Photo: Win MnNamee/Getty Images News
The Four Craziest Moments From South Carolina's Tea Party Convention
Politics

The Four Craziest Moments From South Carolina's Tea Party Convention

By Photo: Win MnNamee/Getty Images News

More than 600 Tea Partiers descended on the Springmaid Beach Resort in Myrtle Beach last weekend for the annual South Carolina Tea Party Coalition Convention. Billed as "an opportunity for people to learn what is going on" by the executive producer of the convention, Joe Dugan, the three-day event included speeches from representatives Steve King, Tom Rice, and Jeff Duncan as well as from members of Heritage Action and Citizens United. Alex Marlow, editor-in-chief of Breitbart News, em-ceed. Here's a highlight reel: 

A white Senate candidate said, "I have a dream"to ban abortion

Sen. Lindsay Graham's four Republican challengers participated in a debate Monday morning that was punctuated by several clips of Graham articulating his policies. Graham declined an invitation to the event, choosing instead to spend the national holiday shooting a gun.

Candidate Richard Cash, a South Carolina businessman with a degree in theology, had his own idea of how to commemorate Martin Luther King Jr. Day: "Today is Martin Luther King Day...what I want to say to you today is, I too have a dream. When we consider the 55 million unborn children that have been killed in this land since 1973, I too have a dream. When we consider that one-third of the generation since 1973 is not with us because of abortion, I have a dream. And what is it? I have a dream that one day each and every unborn baby created in the image of God will enjoy the same constitutional protections that you and I receive. That's our promise, that's what the Republican Party stands for."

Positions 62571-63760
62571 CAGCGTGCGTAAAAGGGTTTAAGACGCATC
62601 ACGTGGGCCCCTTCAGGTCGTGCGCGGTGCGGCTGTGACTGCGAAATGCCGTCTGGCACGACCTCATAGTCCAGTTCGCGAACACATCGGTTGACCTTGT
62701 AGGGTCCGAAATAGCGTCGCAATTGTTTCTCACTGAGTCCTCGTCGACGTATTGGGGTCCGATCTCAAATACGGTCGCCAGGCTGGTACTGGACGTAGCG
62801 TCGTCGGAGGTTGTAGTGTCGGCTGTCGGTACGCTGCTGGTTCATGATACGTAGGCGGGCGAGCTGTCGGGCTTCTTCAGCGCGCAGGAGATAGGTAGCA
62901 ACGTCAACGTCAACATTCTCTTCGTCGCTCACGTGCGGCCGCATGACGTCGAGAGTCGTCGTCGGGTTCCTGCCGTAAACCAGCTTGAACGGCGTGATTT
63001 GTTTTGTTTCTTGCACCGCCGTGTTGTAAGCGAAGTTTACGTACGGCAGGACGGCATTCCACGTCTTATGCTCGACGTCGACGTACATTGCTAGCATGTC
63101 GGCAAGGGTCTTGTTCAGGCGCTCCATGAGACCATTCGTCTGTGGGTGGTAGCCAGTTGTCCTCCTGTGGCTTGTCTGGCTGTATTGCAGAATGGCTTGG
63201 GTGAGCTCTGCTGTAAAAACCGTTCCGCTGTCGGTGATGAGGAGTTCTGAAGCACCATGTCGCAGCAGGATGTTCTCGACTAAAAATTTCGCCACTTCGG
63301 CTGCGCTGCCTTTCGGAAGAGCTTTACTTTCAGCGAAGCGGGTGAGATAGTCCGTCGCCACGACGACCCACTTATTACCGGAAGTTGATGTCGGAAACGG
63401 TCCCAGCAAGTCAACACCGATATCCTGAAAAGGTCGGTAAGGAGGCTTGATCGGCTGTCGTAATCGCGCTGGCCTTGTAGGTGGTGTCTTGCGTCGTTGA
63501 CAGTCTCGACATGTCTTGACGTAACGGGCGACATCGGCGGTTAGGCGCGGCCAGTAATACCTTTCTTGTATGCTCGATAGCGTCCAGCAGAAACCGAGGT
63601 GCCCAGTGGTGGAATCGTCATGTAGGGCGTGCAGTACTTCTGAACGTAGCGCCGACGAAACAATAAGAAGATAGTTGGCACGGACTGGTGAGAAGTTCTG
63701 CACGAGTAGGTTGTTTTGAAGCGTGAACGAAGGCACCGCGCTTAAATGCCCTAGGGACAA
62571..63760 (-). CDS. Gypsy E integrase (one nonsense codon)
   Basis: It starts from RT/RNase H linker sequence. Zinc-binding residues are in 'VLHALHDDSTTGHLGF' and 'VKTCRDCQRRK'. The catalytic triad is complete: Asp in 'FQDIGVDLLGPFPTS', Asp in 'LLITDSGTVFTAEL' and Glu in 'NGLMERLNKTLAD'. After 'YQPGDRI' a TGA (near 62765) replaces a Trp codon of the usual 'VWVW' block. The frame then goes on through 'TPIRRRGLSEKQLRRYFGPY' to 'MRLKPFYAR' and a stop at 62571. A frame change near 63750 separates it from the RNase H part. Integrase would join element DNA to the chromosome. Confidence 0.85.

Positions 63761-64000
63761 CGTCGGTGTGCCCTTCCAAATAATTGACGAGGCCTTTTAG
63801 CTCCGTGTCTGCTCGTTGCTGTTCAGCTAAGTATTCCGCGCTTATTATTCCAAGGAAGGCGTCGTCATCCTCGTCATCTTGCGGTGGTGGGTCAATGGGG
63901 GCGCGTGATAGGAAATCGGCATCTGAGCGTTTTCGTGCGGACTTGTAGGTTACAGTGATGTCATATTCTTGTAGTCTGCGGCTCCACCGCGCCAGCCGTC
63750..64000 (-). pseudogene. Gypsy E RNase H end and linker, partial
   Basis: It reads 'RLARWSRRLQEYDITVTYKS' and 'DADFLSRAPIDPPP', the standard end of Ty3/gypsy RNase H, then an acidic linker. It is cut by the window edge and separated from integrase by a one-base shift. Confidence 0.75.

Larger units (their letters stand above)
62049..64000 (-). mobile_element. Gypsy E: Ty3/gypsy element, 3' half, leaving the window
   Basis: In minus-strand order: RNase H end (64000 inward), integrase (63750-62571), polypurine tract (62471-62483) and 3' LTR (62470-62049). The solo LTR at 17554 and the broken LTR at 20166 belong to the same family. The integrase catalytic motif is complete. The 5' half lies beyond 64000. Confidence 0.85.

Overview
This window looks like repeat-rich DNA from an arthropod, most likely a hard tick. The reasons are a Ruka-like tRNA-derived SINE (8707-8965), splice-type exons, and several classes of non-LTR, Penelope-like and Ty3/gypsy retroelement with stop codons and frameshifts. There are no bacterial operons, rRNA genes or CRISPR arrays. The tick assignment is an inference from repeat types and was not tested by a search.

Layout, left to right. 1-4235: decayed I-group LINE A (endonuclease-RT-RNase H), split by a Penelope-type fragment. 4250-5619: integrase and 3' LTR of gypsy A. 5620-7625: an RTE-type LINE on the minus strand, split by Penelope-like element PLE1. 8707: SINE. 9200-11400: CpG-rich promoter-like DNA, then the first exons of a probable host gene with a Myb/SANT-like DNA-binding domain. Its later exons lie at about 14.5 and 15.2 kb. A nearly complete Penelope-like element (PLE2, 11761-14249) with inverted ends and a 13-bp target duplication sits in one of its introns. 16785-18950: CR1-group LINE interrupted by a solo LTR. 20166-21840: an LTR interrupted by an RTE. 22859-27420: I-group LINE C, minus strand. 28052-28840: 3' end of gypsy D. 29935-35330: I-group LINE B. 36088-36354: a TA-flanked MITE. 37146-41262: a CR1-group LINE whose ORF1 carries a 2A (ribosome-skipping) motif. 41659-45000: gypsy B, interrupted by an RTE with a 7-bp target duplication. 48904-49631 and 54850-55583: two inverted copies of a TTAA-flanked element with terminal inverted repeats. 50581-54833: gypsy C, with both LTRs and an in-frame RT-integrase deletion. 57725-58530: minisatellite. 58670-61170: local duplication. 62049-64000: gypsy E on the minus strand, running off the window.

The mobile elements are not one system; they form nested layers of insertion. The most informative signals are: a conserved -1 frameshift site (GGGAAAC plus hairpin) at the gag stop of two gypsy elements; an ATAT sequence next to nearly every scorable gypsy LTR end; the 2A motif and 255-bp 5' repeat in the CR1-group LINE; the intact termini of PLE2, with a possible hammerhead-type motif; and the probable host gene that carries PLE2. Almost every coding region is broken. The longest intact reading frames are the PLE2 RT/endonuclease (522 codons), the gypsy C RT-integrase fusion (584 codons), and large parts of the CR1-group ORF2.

Barry Goldwater was blamed for the GOP's lack of black support

K. Carl Smith of the Frederick Douglass Republicans argued that the GOP lost the African American vote because it nominated Barry Goldwater for president in 1964. Goldwater was the only Republican senator to vote against the Civil Rights Acton constitutional, not racial grounds, Smith explained, and his "no" vote prompted Martin Luther King, Jr. to urge African Americans to to vote against Goldwater and to "withdraw support from any Republican candidate that does not publicly disassociate himself when it comes to Goldwater.” It's true that since the 1964 election, no Republican candidate has been able to draw more than 15 percent of the black vote, but the Democratic Party had been attracting the majority of black voters since 1948. 

High-school grads learned they each owe the government $880,000